On the contrary, the company hopes to diversify the experience of its large licenses through free-to-play games such as with Heartland.
Ubisoft has just formalized his desire to finance several games free-to-play inspired by its large, big-budget gaming licenses. In a discussion with its investors, Ubisoft CFO Frederick Duguet announced that releasing three or four AAA games in the year no longer served the company’s current interests. Ubisoft wants to broaden its horizons and create sources of income other than with big budget games.
However, this does not mean that Ubisoft is going to put aside its licenses such as Far Cry, Assassin’s Creed or Watch Dogs in order to develop free-to-play games which could represent a greater source of income. This is also a clarification that was provided by Sean Lama on Twitter. He cited the example of Call of Duty, one of the biggest licenses of Activision, which has been adapted to the mobile format and which is a hit with gamers, or Warzone which is a free-to-play game mode. That doesn’t mean Activision has stopped releasing qualitative AAA Call of Duty games at least once a year, as usual. Ubisoft intends to draw inspiration from this economic model in order to diversify the player experience on the company’s AAA licenses.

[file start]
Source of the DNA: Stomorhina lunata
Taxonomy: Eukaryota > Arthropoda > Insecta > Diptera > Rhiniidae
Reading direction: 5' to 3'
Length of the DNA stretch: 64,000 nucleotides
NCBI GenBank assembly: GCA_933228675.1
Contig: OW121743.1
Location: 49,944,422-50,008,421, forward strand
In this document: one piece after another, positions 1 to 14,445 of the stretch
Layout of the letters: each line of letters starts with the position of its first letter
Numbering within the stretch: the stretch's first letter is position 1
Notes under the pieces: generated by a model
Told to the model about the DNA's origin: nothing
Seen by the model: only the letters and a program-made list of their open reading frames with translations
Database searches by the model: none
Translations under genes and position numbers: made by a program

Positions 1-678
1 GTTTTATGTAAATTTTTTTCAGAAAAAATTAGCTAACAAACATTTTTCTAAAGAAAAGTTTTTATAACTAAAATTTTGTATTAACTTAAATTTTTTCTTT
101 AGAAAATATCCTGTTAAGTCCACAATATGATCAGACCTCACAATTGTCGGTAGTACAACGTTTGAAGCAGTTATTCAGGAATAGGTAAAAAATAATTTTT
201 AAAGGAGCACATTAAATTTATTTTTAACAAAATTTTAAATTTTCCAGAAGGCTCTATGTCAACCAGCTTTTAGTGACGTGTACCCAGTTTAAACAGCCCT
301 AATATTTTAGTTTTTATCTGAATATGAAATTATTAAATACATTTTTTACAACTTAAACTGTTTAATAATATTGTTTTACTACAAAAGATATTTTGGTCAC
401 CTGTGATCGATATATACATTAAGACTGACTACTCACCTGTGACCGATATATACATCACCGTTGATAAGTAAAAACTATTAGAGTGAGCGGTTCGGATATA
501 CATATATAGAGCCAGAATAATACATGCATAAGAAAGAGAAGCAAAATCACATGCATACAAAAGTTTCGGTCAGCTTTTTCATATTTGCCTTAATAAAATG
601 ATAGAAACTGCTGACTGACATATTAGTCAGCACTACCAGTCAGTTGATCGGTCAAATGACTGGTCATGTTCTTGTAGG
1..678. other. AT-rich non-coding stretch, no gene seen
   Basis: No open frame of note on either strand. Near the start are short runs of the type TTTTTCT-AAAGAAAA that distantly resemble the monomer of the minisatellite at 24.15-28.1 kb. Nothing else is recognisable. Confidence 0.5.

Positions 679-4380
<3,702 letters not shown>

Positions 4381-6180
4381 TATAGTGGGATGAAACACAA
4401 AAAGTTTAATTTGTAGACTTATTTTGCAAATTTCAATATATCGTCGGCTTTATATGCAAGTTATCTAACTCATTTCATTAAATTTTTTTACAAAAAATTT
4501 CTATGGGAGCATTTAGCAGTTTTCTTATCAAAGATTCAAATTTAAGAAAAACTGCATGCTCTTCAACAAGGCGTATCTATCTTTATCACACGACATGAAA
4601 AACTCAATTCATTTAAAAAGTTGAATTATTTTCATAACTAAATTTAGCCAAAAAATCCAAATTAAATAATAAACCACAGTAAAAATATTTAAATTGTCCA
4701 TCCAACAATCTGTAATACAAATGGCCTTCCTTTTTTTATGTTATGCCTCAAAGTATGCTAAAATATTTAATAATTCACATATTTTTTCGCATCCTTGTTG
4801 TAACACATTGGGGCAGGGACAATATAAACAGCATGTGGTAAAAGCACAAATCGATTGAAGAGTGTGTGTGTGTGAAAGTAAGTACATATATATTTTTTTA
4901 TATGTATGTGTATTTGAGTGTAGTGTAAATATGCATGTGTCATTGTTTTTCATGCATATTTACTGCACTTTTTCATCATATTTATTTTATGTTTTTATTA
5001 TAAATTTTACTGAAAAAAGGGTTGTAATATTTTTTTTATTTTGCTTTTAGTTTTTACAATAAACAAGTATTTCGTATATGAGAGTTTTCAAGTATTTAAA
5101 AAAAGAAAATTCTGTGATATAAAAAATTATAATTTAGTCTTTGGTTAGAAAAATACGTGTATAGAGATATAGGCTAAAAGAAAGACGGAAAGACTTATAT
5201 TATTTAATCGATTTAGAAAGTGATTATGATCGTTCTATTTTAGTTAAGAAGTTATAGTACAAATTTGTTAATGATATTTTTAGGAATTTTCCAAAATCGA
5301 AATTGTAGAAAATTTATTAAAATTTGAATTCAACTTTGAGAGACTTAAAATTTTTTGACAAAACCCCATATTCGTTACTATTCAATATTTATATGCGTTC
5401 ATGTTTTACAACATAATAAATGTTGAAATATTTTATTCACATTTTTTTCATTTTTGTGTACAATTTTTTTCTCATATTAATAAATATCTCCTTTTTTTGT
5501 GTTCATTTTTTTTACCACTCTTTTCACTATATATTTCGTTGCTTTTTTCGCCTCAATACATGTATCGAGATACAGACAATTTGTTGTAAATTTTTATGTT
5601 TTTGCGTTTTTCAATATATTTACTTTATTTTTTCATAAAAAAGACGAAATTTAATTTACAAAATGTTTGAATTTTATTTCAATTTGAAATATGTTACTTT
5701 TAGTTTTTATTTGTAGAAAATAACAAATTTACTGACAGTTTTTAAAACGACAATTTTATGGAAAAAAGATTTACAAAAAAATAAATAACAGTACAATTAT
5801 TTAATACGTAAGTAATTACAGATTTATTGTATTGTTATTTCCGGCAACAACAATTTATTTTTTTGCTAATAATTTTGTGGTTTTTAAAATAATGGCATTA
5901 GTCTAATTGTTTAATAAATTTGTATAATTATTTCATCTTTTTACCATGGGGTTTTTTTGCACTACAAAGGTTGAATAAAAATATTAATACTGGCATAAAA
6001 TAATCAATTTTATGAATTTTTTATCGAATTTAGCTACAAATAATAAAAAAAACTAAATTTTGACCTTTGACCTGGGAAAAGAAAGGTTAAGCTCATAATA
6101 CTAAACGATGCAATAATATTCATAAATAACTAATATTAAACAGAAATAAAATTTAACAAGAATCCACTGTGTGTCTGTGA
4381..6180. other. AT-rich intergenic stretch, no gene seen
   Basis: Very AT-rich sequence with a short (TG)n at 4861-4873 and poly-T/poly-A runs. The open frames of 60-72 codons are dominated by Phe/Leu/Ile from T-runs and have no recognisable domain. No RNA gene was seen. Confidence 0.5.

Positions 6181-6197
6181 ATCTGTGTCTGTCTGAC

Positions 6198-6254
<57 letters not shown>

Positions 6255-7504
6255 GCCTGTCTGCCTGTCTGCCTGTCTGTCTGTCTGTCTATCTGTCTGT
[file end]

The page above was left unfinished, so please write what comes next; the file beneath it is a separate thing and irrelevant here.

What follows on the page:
This announcement comes just after the confirmation of a free-to-play game taking place in the universe of Tom Clancy’s The Division, Heartland. If we do not yet know anything about this game except that it will be free-to-play, it comes to illustrate the words of the company about the adaptation of its licenses. Heartland is a first step in this direction.